John Gill was an English Baptist pastor who served one church his entire life! He lived from November 23 1697 to October 14, 1771. He was an amazing theologian, and a fanatic original language scholar. He wrote many books, among them is the following:
A Body of Practical Divinity
Of Private Worship, Or Various Duties, Domestic, Civil, And Moral
Of The Respective Duties Of Parents And Children
Here is John Gill's comment on Ephesians 6:4. I thought this was really good, and I tried to put it into my sermon last Sunday, but it just did not work.
“And this exhortation may have respect to the training of them up in a religious way; in the external ways of God, and paths of godliness, in which they should walk; from whence they will not easily and ordinarily depart (Prov. 22:6). It becomes them to set good examples to them, of sobriety, temperance, prudence, &c. and to keep them from the company of such from whom they may learn what is evil; for evil communications corrupt good manners; and whereas the seeds of all sins are in children, which soon appear, they should check them early, and nip them in the bud, and expose the sinfulness of those vices they are most inclined unto; as using naughty words, and telling lies, &c. they should frequently pray with and for them, as Abraham for Ishmael; whereby they will be sensible, that they have not only their temporal good, but their spiritual and eternal welfare at heart; and they should bring them under the means of grace, the ministry of the word; and teach them to read the scriptures as soon as may be; and instruct them in the knowledge of divine things, as they are able to receive it; which seems to be meant by paideia, the nurture of the Lord.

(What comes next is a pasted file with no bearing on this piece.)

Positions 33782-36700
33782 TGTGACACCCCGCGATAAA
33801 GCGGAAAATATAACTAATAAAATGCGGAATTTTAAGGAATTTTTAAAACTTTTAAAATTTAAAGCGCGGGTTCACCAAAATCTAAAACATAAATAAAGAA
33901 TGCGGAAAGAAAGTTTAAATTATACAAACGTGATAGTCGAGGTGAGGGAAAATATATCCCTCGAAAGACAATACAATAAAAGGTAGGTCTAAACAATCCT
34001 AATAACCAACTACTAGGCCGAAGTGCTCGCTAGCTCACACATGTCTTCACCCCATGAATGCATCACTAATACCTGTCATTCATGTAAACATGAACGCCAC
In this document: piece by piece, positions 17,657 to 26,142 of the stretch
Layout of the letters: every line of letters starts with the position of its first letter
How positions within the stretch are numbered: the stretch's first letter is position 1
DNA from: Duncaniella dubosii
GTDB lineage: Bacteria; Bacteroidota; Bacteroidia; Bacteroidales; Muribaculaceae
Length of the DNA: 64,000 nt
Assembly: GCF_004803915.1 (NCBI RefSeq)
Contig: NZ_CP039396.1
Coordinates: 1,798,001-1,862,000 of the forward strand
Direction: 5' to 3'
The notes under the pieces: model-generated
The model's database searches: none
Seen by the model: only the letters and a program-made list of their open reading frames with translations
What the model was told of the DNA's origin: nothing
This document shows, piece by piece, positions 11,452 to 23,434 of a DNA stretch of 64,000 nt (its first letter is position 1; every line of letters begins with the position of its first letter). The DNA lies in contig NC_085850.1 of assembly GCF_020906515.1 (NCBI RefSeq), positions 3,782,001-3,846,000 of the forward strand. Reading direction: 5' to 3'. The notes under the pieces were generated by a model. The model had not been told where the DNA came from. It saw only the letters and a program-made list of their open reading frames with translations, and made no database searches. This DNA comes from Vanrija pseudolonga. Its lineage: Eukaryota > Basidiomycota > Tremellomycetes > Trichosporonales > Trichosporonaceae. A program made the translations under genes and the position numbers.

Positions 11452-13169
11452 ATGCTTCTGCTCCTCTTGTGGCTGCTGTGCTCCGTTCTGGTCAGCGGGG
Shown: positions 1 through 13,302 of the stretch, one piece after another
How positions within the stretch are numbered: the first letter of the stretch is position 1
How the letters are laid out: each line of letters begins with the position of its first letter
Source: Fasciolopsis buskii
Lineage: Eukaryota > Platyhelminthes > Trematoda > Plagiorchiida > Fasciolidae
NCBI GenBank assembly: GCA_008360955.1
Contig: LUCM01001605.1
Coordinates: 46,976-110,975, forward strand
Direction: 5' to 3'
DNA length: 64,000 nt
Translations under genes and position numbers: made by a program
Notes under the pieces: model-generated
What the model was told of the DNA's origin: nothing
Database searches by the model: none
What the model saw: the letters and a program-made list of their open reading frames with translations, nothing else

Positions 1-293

Though I cannot say I truly approve of the method of education used by some good people; as by teaching them the Creed, a form of belief, saying, I believe, so and so, before they have any knowledge of and faith in divine truths; and to babble over the Lord’s Prayer, as it is commonly called, and other forms of prayer; which seems to have a tendency to direct them to rest in an outward form, and to trust in an outward show of righteousness; which they need not be taught to do, it is natural unto them; and whenever they receive the grace of God, all this must be untaught and undone again.
It is proper to instruct them in the necessity of faith in God and in Christ, and of the use of prayer; and to lay before them the sinfulness of sin, and show them what an evil thing it is, and what are the sad effects of it; to teach them their miserable estate by nature, and the way of recovery and salvation by Christ; and to learn them from childhood to read and know the holy scriptures, according to their capacity; and by these to be “admonished” of sin, and of their duty, to fear God, and keep his commandments; which may be meant by the “admonition of the Lord”; and the proper opportunity should be taken to instill these things into their minds, when their minds begin to open, and they are inquisitive into the meaning of things; (see Deut. 6:20) and these several respective duties are to be carefully attended to; since the peace and order of families, the good of the commonwealth, and the prosperity of the church, and increase of the interest of Christ, greatly depend upon them.”